Since the ledger is publicly visible, increased trust is built even when the participants are not known to each other.
New block are validated before being added to the chain and each participant receives a copy of these changes.
The data is hashed so as to insure that the data has not been tampered with.
Public Blockchain or Private Blockchain ?
As with all things technical, there is never a single, simple answer to a problem. Blockchain is no exception. Although the general "public" approach to blockchain solves many trust problems between
two parties that are not known to each other, there are also a number of business scenarios where the immutability and data security of the transactions are critical but where the various participants want to
restrict who can "see, modify,and participate" in the blockchain. Private block chains provide access control list type functionality which can be applied to individual uses or groups. Already having a group of
trusted participants also has the benefit of faster transactions time since you no longer need to get a shared consensus before adding blocks.
Does blockchain even make sense ?
Blockchain is not the proverbial "silver bullet" to everything but it does solve a number of real world problems. Below are a couple of previously published decision models that may help you decide
what the right approach is for you and your organization. We encourage you to contact us directly at consultants@bCloudPartners.com so we can discuss your exact needs and help you with your blockchain project.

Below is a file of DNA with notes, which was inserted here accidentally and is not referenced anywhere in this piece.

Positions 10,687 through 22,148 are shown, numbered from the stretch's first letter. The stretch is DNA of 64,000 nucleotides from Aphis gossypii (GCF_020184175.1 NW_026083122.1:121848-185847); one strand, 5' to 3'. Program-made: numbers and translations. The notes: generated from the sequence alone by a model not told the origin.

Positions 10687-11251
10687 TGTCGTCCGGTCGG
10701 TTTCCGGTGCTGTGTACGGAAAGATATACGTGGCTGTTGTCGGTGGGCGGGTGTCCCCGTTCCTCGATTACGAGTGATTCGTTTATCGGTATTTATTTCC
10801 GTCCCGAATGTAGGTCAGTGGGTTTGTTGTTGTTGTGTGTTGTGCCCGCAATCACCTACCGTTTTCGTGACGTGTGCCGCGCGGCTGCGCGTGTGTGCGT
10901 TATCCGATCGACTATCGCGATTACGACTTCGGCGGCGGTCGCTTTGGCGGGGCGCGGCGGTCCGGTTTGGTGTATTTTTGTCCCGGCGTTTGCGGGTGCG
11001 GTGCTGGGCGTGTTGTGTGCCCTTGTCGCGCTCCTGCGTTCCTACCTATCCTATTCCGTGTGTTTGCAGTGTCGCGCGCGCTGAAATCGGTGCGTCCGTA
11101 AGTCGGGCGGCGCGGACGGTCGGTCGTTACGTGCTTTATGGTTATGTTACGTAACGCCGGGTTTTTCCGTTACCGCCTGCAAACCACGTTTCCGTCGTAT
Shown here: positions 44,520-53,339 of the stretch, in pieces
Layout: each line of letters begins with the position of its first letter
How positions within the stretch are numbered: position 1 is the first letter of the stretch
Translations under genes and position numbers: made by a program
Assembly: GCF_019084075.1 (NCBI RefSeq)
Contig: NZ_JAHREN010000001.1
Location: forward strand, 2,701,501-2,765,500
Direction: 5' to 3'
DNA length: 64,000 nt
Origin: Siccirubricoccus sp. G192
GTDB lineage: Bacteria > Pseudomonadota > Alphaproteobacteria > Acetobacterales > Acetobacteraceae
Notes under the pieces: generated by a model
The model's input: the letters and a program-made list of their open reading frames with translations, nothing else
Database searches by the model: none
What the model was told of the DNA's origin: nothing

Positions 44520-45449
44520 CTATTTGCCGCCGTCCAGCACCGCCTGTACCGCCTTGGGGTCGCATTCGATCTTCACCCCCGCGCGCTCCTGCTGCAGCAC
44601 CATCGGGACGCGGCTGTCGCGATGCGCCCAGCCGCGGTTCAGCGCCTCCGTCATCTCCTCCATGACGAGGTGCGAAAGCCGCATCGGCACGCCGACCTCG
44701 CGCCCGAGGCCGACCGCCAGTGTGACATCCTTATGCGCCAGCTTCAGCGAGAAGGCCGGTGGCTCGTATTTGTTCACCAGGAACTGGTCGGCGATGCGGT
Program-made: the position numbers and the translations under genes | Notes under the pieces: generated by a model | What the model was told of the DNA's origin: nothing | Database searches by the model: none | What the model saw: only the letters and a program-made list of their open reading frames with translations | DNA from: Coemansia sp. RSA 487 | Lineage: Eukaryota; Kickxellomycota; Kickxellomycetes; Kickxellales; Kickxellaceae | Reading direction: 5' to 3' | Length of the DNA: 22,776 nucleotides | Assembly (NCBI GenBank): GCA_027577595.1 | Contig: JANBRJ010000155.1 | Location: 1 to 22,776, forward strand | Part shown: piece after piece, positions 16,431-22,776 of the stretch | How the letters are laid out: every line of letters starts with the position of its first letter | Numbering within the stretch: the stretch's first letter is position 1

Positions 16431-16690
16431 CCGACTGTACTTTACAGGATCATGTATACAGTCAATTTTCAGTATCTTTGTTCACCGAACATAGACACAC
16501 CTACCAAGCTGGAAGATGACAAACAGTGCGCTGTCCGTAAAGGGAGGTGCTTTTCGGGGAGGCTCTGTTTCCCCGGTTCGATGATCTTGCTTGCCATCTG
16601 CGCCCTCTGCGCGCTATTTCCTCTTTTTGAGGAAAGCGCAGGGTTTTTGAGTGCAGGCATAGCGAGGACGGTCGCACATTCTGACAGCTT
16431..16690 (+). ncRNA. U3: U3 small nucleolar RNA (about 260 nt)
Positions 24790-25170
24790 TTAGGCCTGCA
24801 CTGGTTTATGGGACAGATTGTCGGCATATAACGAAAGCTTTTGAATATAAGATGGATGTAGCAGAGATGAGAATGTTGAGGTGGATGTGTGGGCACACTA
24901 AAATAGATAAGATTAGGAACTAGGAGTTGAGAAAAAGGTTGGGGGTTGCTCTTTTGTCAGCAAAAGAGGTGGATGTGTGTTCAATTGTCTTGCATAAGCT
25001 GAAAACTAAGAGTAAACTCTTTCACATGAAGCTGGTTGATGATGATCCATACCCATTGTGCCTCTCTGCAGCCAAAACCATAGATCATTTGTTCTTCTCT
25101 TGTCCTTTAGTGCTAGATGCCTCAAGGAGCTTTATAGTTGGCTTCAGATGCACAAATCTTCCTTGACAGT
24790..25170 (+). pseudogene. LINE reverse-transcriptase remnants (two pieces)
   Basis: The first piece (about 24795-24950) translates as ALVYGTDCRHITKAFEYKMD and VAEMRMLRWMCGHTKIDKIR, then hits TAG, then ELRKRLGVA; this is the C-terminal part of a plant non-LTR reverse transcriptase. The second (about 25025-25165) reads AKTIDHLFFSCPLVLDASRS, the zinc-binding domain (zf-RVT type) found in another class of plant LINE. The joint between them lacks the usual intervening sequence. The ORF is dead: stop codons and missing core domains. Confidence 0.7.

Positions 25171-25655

The blockchain decision model used by the United States Department of Homeland Security:
Or the Suichies decision Model:
What is the history of blockchain?
Blockchain has caught the world’s interest in recent years. Some believe that blockchain is a game changing technology, while others are certain that blockchain has no
real world applications, and are positive that blockchain will fail inevitably along with cryptocurrencies. Time will tell. Meanwhile, let’s understand where this technology came from.
A rudimentary blockchain concept was first introduced in 1991 in a research paper titled “How to Time-Stamp a Digital Document”
Haber and Stornetta. This paper discussed how a client could send a document to a timestamp server to be digitally timestamped. The
server would then link the document to the previous document. A reference pointer was then used to point to the specific data and not the location of the document itself.